Fonts installed in your operating system are the system fonts. These are web-safe fonts because they work the intended way. System fonts are reliable, so they are safe options for an email copy. The email template content appears on the display screen the way it is designed, which works for all email marketing campaigns.
If you want a reliable option for your email copy, default fonts are a good strategy.
Marketers want their brands to stand out, drawing the right amount of attention from the business email recipients. By this point, you will need to use web-fonts.
Do not confuse web fonts with web-safe fonts. As the name suggests, web fonts exist on the web. They are not part of the operating system. It is possible to add them via code snippets or plugins. Email clients support web fonts like Android Mail, Apple Mail, iOS Mail, Thunderbird, etc.
Remember that not all email clients support web fonts. Some require a link, while others need a code snippet to import the web font. Hence, email clients include a fallback option if the email fails to load successfully. The fallback font is displayed instead. Your email content may not look that bad in such a case.
The right font family means your email copy is a success and oozes satisfaction not only for readers but for email marketers as well. A few typeface fonts are proven to be the best choice for emails. Take a look at these best fonts below.
Initially designed for IBM laser printers, Arial is now commonly used in print and digital media. It is a popular choice for obvious reasons. Created by Patricia Saunders and Robin Nicholas in 1982, it is a versatile, simple, and modest font type widely used for all intents and purposes, including emails. The content stands out prominently and is also highly readable, becoming a favorite for web content.
Little do people know that Verdana font is named after the designer’s daughter. It’s a combination of “verdant” and “Ana.” It is considered one of the best email fonts for its simplicity and high readability. Marketers adore using this font because each letter easily distinguishes and increases the overall font legibility. For instance, the lower case letters are taller in Verdana font type. People of all age groups can read the email copy easily.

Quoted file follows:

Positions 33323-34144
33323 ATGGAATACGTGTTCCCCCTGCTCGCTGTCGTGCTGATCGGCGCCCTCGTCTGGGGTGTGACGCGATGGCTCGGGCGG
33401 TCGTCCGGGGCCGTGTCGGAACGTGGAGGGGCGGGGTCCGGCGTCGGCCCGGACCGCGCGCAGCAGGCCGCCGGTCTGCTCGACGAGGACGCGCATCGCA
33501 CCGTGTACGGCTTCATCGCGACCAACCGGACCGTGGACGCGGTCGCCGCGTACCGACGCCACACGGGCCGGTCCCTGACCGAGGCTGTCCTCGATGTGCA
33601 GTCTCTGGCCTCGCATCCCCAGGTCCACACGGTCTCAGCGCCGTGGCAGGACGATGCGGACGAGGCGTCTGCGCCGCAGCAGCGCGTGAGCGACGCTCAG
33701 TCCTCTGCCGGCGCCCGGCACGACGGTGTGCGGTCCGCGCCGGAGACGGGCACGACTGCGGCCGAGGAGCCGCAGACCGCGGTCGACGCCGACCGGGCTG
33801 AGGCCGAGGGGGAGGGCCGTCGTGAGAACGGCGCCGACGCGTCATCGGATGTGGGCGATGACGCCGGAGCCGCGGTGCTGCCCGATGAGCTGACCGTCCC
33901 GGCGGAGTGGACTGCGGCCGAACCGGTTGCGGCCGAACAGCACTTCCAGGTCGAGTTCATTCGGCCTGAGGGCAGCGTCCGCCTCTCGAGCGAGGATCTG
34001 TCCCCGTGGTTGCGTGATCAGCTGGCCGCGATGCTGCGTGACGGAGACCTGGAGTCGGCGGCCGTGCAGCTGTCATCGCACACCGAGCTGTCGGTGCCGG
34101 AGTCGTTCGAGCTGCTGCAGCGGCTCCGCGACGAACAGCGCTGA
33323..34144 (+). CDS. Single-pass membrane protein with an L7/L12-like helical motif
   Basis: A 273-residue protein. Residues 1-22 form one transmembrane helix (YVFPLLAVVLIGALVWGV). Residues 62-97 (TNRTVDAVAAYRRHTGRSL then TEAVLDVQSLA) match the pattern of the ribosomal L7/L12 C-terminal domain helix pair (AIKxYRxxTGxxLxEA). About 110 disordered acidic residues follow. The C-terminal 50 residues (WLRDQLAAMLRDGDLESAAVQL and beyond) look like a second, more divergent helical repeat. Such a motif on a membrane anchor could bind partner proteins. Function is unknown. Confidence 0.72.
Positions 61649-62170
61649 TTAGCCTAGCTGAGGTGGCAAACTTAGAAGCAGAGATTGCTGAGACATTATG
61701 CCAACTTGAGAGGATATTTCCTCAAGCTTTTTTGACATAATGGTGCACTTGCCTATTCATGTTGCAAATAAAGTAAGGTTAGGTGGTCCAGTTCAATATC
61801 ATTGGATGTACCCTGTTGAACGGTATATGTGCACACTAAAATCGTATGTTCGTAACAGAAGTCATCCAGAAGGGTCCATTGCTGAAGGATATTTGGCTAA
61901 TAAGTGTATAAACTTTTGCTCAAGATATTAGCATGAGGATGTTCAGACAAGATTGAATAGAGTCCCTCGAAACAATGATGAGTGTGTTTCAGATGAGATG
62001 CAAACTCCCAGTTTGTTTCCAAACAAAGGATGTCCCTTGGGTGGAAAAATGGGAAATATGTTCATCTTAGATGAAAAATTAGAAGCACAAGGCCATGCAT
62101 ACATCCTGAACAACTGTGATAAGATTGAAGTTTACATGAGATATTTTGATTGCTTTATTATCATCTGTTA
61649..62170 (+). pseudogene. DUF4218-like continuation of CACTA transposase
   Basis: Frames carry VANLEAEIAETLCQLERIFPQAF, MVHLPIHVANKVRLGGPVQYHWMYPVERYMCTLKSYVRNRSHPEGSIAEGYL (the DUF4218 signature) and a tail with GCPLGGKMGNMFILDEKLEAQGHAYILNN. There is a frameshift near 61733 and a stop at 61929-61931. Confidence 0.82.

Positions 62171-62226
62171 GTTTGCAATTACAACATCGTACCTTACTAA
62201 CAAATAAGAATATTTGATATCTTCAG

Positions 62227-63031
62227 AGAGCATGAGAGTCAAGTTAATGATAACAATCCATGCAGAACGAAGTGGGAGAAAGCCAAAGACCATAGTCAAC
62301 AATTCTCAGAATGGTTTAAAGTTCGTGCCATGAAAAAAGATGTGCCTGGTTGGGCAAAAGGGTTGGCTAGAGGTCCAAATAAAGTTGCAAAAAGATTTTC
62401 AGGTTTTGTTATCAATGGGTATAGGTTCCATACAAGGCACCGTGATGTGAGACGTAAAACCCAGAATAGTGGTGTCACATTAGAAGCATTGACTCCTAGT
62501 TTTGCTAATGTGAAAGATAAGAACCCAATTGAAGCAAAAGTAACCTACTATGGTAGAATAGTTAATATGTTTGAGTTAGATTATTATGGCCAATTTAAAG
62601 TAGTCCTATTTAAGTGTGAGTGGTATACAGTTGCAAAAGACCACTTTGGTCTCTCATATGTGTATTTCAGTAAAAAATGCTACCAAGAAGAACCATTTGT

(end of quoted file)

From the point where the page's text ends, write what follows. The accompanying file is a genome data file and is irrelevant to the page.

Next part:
Georgia belongs to the Serif font family, which has little curls on the edges. Microsoft designed it in 1993, inspired by Scotch-Roman typefaces. You might be familiar with Georgia font in novels and newspapers way before it found its way into email design templates. The wide-spaced letters make it an ideal option for email marketing campaigns.
A lot of email marketers love using Helvetica for their email templates. It’s bold and modern typography style. Marketers even rank Helvetica as one of the most appealing Sans-Serif fonts of all time. Created by a Swiss designer, it is a popular font in companies like BMW. Unfortunately, you will not find this font style in Google Word or Microsoft. But Facebook users are in luck! They can easily use this font.
Interestingly, most people don't realize Tahoma was explicitly designed for on-screen use. Surprising, right? Because of its high clarity and legibility soon became a popular font supported by most email clients. Matthew Carter, the designer, is the person you should be thankful to. He created a font type with similar length in its upper and lower case letters.
As the name suggests, the Times newspaper was behind creating the most popular font to date. Known for its authoritative, classic, and traditional typeface, marketers are keen to use Times New Roman primarily for Headers and official documents. It has a traditional look that is perfect for on-screen and print.